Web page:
That's the curse of curly hair: you can try to change it, but it will always have the last word. You may want the side part on the right, your hair wants it on the left... you may want to try a short hairstyle... and you end up looking like a cartoon character whose hair stands up, literally... As I said: been there, done that.

What you usually see in my photos is my hair after it has been blow-dried into submission, i.e. the curly mess tamed into looser waves. On a good day it looks decent. Not polished, or done, but OK. But there is no such thing as a good hair day: as soon as I step outdoors, my hair reacts to the elements. There is 'windy day hair' (= a mess), 'rainy day hair (= a very curly mess), and the' hot and humid day hair´ (remember that episode of Friends when Monica's hair got huge because of humidity?)...

Jigsaw skirt

I'm wearing:
trench: Hobbs / skirt: Jigsaw (old) / shoes: Clarks / bag: Chanel / sunglasses: Prada (old)

How do you feel about being matchy-matchy?
And, more importantly, what do you do when you're having a bad hair day? 
Please tell me you have bad hair days, too...

Tiina
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Saturday, 18 April 2015

A Very Sophisticated Pencil Skirt...

L.K.Bennett skirt

A pencil skirt and a tucked-in blouse...

I'm having a bit of a Mad Men moment here, combining this lace overlay skirt (which you saw with a trench coat in my last post) with a sleeveless blouse (instead of my usual choice of a t-shirt).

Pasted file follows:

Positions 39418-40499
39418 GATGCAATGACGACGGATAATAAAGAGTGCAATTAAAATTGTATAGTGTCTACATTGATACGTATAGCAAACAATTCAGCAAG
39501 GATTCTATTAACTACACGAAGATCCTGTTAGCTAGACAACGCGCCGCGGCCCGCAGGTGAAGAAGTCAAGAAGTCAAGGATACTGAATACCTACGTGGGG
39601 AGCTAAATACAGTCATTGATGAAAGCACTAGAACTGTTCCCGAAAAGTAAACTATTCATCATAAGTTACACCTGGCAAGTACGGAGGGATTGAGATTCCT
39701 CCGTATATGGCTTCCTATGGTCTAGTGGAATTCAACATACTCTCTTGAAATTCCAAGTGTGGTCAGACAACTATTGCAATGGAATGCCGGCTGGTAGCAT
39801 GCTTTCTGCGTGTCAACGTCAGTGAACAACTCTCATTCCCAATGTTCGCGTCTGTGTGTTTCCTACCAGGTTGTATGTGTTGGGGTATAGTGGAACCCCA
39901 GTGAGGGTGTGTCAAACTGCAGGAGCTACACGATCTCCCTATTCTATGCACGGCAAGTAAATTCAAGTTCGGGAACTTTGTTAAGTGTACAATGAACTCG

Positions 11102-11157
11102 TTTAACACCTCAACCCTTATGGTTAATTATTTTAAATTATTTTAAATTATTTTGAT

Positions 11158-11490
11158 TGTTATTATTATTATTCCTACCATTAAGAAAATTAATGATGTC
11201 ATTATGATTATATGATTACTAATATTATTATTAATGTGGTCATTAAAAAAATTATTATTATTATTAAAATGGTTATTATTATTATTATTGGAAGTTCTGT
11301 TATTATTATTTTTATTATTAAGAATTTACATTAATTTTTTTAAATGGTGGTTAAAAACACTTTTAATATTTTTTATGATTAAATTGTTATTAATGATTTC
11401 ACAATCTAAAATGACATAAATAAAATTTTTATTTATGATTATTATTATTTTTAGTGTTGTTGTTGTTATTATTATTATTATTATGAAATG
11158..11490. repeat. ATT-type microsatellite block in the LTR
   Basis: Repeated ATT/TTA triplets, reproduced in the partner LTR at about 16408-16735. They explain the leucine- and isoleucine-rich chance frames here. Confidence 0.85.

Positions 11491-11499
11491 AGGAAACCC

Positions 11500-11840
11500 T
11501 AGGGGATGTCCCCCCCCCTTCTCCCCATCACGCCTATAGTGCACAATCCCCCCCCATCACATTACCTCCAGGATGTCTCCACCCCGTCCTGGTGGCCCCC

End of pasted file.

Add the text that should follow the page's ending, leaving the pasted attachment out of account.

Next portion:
I sort of like this little top (and I've worn it on the blog before, with trousers), especially with the skirt. It makes the outfit look a bit more polished and sophisticated, and that's exactly what I'd like to see my style evolve into. Hmm, maybe I should wear shirts and blouses more often...

how to wear lace over 40

It's just that I have this aversion to ironing... 

To be honest, I can't quite remember were we keep the iron, and it seems such a waste of time, really. Think about it, all those interesting activities you could be engaged in instead of ironing... 

Such as what, you ask? 

Well, that's not really important, is it? The point is, ironing is so boring, and I'd rather watch paint dry...

But let's move on to something more interesting: shoes.

Michael Kors bag

Yes, this is what passes for heels in my world...

Michael Kors bag

I'm serious, I won't wear anything higher. I need to feel comfortable, and I walk a lot.

Still,  doesn't every woman have a few pairs of fun shoes, or 'sitting down' shoes, limousine shoes, whatever you want to call them? For those times when we just need to walk from the door to the car?